Thoughts on NBA FINALS ’16 and Why It Matters So Much

lebron scream game 2 '15

It’s finally here. The Finals. God help me.

In no more than 18 days, I will be sobbing on the floor like a giant baby. The only thing that’s not yet determined is the duration, the intensity, and whether it’s tears of sadness…or joy. This is guaranteed.

Why do I care this much? Let’s see if we can figure it out. … I blame my father…and the Indians of the ’90s. It’s pretty much that simple.

My family was born in Northeast Ohio. It is difficult not to be a fan of the Cavs, Browns, and Indians in this scenario. It’s just what you do. There’s not much else to do. My dad, in particular, was a very passionate and emotional guy when it came to sports, and a child does what children do, emulate their fathers. … I blame my father.

When you’re in the moment, you don’t see it. You can’t appreciate the decades of suffering because that does not mean anything to you when you’re a kid. Sure, you can hear tales from your dad about how his heart was ripped out in the ’80s by the Browns, but when you’re 10+ years old watching the juggernaut ’90s Indians teams, you’re hooked, and you don’t think the good times will ever end. You’re just excited watching the ’95 Indians smash records and getting to the World Series. You’re obsessed with Albert Belle, Jim Thome, Kenny Lofton, Manny Ramirez. You have so, soooo many baseball cards; so many carefully clipped newspaper articles about all the exploits of Tribe mania. It’s like you’re in a cult. ’97 breaks your heart, but you fully expect to be right back. The good times will keep rolling! … But it doesn’t happen. Twenty plus years later, it hasn’t happened. … I blame the Indians.

Then you start becoming aware of the misery. You just didn’t notice it before.

You’re never really invested in the Browns because you’ve never had anything to cheer for. All you know is how much you hate the Steelers. Then the team is gone. Your former coach, Belichick, wins several championships with the Patriots instead. You hate the Patriots… The Ravens, win two Super Bowls. You hate the Ravens… So many what ifs circle through your mind. Maybe next year. The Factory of Sadness keeps on going.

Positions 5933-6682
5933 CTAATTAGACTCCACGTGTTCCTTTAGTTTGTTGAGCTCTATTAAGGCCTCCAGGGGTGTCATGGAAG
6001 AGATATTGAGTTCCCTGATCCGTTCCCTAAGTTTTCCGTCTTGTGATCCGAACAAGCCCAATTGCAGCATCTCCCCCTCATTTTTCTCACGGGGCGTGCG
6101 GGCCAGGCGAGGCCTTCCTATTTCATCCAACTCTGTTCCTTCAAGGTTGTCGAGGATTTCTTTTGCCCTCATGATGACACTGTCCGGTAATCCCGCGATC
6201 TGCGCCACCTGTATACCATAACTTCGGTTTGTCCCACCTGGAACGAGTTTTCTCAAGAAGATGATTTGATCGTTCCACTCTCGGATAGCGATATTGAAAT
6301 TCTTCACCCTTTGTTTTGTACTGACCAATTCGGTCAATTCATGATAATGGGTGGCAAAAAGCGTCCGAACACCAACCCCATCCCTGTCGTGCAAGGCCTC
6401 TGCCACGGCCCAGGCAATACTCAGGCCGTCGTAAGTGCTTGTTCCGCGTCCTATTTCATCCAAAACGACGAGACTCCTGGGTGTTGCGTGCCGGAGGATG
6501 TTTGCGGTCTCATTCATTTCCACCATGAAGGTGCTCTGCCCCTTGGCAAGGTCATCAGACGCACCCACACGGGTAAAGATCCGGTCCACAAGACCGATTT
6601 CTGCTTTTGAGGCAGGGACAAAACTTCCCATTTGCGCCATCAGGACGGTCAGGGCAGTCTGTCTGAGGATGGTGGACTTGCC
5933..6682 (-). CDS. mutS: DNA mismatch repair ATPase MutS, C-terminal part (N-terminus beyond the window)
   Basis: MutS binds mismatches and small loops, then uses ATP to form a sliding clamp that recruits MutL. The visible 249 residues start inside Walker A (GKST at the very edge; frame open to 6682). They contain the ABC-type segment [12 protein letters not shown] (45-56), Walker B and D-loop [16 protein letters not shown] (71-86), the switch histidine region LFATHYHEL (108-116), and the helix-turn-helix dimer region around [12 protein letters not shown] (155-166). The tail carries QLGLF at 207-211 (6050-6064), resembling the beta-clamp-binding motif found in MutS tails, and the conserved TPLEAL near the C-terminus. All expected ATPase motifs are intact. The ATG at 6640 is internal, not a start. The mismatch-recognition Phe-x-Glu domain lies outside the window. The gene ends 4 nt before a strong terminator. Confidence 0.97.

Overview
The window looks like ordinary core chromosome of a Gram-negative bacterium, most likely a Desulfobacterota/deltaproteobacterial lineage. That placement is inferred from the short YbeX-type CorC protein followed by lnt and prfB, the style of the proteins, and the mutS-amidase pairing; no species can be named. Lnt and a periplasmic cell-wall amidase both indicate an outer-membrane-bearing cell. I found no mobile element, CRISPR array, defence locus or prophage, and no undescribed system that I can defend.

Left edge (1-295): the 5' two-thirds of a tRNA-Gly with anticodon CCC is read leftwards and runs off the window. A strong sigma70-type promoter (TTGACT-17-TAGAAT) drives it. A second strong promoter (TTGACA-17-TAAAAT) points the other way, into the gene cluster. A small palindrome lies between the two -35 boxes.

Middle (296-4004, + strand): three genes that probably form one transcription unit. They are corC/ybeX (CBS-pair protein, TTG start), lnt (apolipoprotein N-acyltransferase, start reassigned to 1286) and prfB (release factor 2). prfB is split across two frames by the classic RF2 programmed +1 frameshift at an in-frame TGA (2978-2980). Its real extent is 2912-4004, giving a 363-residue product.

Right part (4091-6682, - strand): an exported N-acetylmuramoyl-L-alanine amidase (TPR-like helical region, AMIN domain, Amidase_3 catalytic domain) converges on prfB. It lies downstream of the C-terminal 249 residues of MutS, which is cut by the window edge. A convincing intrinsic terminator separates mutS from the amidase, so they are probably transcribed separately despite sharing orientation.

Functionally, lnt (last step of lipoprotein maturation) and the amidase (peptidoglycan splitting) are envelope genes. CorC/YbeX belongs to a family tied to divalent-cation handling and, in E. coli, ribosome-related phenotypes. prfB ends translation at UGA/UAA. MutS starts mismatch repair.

Misery, decades and decades of misery. The spark of hope is gone. There’s nothing to be excited for…

And just like that, a miracle happens. In 2003, the Cleveland Cavaliers win the NBA lottery and draft a local basketball prodigy, an Ohio native with the #1 pick: LeBron James. The savior of Cleveland, the breaker of curses. The Chosen One. The city and the most passionate fans in the world will finally have what they so desperately yearn for: a championship. … Except, it doesn’t happen. You hate the Magic. You hate the Celtics. LeBron leaves. Wins two championships, and the deep, painful ache continues…more what ifs, more sadness.

And…then, he comes back. Jubilation, conflicting feelings…but a chance at a championship that has eluded you your entire existence on this planet. You just want one. Just one. Just want to feel what it feels like to follow a champion. Just once. Not like those gluttonous, terrible, disgusting, bandwagon Yankees, Cowboys, Red Sox, Patriots, Steelers fans. JUST ONE. But ’15 happens, but…it doesn’t happen. It’s the 2nd closest we’ve ever got, doesn’t happen.

And…here we are. June 2nd, 2016. The latest and greatest chance at delivering a poor soul the chance at happiness it’s been yearning for its entire miserable life. The chance for millions of like-minded poor souls to experience a taste of what it must feel like to be a champion.

You don’t know why you continue to torture yourself. But you do. In some ways, you feel like it’s made you a stronger person. One who appreciates moments that should be appreciated, because joy is oh so fleeting. It helps to manage expectations and never allow yourself to get too excited. Lowered expectations is the key to living a satisfied life. That’s your motto. That’s, unfortunately, all you’ve been able to extract from years of disappointment watching the Cavs, Indians, and the Browns.